Multidisciplinary teams are increasingly important in the field of multiple myeloma because the therapies are increasingly complicated; more things can happen [during treatment]. The patient may experience infections, for example, and may need to have additional infusions to boost their immune function. [It is very important for] nurses to talk with the patients, to reach out and ensure they’re doing well, [and for] mid-level providers—physician assistants or nurse practitioners—to be in contact with patients, in addition to the physicians; pharmacist involvement [is also important].

On our team, we also have patient coordinators who are always available when patients contact the office. We have other health care professionals [available] as well, in addition to other types of services [provided by] social workers and so forth. It’s [standard in] modern medicine to have access to a whole team and not only a single person like the physician; that’s old-school to me.

What were the big takeaways from today’s discussion?

Today we discussed how the field is changing in the newly-diagnosed setting. We talked about the traditional nomenclature of [patients with] transplant-eligible and non–transplant-eligible [disease], and our discussion put everything on the spot. Do patients have to undergo transplantation? Is eligibility the right terminology, or should [we divide patients according to] those who don’t want to undergo transplantation vs those who may need a transplant? I tweaked the terminology here to be controversial, but the field is undergoing many shifts.

Transplantation is going to be less important in the future as a result of better drugs. We have better immunotherapy drugs, [including] both antibodies and CAR T-cell [therapies], coming to earlier lines [of therapy], including in newly diagnosed patients; that will change the field. It also brings together older patients and younger patients, as well as frail patients vs those that are in better shape; everyone has a great chance to access effective therapy.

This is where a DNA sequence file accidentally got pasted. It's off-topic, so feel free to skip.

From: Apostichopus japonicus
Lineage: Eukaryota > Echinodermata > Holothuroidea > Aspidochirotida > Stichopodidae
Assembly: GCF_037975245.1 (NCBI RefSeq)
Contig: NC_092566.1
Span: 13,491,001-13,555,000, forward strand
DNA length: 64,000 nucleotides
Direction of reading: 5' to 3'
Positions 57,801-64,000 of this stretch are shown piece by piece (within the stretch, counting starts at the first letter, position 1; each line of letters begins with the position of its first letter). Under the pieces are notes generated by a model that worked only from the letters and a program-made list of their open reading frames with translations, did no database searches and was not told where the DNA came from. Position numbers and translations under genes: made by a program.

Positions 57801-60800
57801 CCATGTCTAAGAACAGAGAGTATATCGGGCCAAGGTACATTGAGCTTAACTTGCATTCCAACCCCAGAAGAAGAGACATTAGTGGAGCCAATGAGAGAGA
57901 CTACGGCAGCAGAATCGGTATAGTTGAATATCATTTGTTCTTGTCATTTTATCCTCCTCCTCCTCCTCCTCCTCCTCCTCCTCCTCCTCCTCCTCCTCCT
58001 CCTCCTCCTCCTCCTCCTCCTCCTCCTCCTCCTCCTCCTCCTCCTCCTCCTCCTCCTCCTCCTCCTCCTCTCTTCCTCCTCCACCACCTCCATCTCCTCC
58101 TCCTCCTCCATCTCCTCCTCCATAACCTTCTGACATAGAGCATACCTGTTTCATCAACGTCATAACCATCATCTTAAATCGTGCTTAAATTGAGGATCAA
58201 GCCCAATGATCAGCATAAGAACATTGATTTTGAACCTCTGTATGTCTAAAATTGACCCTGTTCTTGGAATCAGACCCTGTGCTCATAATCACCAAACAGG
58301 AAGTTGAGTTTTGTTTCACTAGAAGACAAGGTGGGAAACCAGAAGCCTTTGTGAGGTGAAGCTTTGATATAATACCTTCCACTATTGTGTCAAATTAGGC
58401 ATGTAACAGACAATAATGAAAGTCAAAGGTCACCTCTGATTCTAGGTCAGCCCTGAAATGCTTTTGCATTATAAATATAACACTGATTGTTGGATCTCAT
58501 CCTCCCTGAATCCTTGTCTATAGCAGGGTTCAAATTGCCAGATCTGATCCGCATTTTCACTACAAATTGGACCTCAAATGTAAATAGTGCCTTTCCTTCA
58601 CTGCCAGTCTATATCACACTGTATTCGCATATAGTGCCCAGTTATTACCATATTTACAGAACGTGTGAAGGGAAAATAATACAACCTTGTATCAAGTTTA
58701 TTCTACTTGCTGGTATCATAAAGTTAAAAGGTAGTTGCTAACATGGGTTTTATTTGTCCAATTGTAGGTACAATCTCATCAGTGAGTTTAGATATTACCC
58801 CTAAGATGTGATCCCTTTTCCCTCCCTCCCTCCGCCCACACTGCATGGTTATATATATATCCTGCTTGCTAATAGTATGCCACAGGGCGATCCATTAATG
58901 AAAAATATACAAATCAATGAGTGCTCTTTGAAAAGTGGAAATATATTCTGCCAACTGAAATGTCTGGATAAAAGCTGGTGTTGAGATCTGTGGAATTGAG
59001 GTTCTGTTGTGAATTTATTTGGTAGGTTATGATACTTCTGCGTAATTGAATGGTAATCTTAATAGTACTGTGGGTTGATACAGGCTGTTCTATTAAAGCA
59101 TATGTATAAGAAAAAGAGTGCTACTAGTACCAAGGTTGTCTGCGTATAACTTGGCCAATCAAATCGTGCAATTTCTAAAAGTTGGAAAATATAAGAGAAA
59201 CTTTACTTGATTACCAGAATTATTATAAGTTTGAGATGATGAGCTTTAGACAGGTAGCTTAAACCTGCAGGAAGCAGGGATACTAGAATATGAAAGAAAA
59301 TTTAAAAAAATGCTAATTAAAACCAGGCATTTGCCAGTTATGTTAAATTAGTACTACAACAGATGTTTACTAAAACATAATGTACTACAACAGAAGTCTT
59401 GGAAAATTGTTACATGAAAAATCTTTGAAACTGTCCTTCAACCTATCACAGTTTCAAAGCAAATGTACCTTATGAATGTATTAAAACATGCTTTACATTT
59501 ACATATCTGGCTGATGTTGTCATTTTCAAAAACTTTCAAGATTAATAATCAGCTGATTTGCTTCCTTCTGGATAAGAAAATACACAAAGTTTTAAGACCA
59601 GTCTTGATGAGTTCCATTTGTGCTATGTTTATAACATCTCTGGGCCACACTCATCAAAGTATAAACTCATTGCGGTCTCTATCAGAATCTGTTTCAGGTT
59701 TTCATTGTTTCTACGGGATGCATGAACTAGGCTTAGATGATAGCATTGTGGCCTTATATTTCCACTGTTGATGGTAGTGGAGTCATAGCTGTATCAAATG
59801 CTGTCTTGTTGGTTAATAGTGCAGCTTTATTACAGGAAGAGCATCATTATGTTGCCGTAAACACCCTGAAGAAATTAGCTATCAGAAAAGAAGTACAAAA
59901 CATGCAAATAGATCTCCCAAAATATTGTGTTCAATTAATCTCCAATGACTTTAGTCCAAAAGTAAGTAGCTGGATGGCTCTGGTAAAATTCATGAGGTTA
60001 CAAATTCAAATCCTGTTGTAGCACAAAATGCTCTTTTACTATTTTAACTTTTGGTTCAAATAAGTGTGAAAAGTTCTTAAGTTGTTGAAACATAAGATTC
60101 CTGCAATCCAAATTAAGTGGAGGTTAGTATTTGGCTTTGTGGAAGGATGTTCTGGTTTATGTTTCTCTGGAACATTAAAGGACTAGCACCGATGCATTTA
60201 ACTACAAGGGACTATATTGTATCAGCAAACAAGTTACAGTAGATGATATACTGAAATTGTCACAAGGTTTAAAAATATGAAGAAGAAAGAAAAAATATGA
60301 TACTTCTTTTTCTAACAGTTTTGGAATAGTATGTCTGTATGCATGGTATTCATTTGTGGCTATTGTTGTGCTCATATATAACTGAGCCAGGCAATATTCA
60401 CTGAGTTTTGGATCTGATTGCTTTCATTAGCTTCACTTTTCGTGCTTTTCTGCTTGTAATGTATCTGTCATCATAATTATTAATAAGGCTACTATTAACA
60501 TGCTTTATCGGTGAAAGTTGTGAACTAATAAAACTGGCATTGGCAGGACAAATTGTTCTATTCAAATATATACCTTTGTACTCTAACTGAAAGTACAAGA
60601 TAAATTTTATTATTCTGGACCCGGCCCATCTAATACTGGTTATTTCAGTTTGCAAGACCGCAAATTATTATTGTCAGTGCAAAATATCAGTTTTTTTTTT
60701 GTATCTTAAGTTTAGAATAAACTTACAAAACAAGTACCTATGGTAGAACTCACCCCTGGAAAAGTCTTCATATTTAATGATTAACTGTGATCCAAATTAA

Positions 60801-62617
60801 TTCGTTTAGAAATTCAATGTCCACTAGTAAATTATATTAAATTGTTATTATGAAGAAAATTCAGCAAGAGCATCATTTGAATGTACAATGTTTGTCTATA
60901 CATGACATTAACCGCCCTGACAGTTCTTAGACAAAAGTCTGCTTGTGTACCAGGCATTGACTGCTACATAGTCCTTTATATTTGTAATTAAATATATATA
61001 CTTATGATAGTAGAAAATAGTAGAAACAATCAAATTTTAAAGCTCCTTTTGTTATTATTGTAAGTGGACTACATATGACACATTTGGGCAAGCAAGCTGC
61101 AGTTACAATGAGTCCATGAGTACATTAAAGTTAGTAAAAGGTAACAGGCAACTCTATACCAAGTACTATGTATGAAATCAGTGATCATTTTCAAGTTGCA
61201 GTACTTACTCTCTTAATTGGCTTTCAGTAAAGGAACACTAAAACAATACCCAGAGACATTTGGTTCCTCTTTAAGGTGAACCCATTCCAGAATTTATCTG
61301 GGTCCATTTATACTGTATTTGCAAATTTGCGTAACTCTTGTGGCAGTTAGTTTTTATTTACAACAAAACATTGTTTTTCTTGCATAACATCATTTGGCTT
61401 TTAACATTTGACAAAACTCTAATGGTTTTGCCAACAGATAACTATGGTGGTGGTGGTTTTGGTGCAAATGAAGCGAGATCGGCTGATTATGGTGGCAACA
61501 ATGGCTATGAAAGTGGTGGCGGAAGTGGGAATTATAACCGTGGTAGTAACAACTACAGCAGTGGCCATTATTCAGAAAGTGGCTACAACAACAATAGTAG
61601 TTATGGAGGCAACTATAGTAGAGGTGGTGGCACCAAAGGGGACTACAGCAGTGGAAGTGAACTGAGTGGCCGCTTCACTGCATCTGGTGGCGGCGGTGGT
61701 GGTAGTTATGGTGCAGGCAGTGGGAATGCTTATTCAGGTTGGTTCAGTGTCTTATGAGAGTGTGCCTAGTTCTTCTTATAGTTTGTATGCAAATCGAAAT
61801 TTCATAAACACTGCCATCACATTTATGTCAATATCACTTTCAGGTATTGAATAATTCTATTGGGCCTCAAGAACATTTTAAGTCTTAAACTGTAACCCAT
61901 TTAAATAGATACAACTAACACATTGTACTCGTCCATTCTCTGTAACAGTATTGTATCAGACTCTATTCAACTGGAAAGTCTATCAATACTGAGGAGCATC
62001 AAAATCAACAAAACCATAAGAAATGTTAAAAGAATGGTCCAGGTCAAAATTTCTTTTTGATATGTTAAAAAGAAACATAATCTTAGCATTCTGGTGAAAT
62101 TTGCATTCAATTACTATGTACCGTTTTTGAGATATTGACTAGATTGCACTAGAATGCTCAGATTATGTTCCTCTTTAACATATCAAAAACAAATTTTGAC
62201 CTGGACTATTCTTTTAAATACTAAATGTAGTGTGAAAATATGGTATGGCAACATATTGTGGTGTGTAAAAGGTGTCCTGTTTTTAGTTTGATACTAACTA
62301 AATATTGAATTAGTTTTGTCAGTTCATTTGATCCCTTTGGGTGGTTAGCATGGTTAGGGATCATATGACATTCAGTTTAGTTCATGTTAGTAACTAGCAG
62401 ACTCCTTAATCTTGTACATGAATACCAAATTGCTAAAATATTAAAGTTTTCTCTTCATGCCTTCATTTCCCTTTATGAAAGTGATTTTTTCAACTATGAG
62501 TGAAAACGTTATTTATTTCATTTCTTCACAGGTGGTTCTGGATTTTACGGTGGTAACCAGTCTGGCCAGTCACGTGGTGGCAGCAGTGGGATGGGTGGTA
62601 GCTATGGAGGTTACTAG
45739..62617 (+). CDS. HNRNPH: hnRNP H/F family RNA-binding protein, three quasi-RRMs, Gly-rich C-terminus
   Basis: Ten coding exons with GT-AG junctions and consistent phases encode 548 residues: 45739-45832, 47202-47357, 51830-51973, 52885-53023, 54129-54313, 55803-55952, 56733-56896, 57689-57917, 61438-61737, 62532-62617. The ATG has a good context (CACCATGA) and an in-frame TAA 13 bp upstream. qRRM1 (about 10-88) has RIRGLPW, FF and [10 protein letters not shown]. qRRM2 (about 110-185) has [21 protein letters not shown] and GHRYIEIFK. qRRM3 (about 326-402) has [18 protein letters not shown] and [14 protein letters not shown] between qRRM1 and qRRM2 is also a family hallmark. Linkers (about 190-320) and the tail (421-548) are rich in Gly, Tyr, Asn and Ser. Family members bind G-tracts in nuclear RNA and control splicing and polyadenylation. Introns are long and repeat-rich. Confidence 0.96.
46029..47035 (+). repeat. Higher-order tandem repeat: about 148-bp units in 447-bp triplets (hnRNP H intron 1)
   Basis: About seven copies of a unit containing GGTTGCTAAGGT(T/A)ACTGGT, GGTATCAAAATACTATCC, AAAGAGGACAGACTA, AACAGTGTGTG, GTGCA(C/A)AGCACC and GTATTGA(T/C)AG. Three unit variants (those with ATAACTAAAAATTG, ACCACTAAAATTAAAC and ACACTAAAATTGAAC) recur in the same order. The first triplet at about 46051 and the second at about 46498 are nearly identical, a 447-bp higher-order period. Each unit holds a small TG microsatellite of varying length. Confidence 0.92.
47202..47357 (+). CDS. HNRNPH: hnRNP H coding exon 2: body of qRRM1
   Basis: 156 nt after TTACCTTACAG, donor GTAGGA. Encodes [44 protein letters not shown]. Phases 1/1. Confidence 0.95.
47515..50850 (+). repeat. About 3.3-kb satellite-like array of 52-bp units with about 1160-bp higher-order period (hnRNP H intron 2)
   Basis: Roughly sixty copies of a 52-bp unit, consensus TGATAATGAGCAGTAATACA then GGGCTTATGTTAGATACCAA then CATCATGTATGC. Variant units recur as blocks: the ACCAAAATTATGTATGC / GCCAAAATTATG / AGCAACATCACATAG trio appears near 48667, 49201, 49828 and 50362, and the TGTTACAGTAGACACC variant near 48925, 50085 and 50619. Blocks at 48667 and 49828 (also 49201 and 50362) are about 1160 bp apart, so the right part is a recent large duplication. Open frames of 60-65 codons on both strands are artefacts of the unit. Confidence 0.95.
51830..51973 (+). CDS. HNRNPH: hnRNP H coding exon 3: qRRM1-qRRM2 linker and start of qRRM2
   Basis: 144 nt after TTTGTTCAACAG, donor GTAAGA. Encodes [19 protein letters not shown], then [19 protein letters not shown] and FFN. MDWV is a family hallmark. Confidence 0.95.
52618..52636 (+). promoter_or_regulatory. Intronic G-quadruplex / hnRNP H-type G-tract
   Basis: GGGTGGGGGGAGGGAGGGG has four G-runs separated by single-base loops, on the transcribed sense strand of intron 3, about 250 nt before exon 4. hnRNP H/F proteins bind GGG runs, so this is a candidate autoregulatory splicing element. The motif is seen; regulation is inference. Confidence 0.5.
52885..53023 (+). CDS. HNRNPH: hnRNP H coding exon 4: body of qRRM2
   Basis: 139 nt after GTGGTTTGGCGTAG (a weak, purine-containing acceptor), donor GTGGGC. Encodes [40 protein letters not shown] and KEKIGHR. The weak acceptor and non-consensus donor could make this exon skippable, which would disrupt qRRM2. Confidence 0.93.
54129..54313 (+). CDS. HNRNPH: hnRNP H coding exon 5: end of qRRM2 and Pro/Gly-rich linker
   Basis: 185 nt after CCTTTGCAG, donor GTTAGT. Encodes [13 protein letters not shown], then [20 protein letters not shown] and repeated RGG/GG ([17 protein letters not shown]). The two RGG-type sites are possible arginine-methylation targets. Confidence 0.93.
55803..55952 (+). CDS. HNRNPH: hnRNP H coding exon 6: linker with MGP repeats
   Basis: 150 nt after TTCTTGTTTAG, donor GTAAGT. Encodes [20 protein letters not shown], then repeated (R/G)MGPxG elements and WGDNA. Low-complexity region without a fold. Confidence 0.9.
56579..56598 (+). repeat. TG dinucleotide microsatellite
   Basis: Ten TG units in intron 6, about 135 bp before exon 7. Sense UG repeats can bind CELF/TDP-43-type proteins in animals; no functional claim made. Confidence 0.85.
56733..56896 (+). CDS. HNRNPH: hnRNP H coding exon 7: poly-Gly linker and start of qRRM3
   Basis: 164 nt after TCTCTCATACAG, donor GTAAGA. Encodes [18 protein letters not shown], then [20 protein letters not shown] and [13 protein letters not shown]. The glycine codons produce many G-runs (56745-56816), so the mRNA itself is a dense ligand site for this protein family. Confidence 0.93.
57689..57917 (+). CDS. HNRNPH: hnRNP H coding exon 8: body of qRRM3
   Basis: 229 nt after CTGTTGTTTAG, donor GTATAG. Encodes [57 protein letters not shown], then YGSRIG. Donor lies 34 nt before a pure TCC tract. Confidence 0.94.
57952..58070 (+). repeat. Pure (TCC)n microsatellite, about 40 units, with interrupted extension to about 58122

We also talked about the relapsed/refractory setting. We had a patient case in which minimal residual disease [MRD] negativity [was achieved] after 3 or more prior lines of therapy [had failed]. That’s something that we never saw in the past. This [outcome] was, again, a result of access to immunotherapy.

The future looks bright, [however], we still need curative drugs, and we need access to established cures for patients with myeloma.

Is there anything else you wanted to highlight?

We covered many of the important trends in the field today, [but] one thing we didn’t talk much about is the utility of MRD tracking. As these technologies become [more] available, even [in the form of] blood-based tests, they will help the field [move] forward. We will [likely] see more individualized [disease] management; patients will have the intensity of their therapy increased or decreased based on MRD status. [For example], for a patient who is MRD-negative after a certain number of cycles, you could [consider] decreasing [therapy] and [switching] to maintenance. Conversely, if there is evidence of rising markers, the patient would convert back to MRD positivity, [which] in the future may trigger [the use of] some newer therapies. Basically, it will be a molecular relapse. That’s how I envision the field going forward.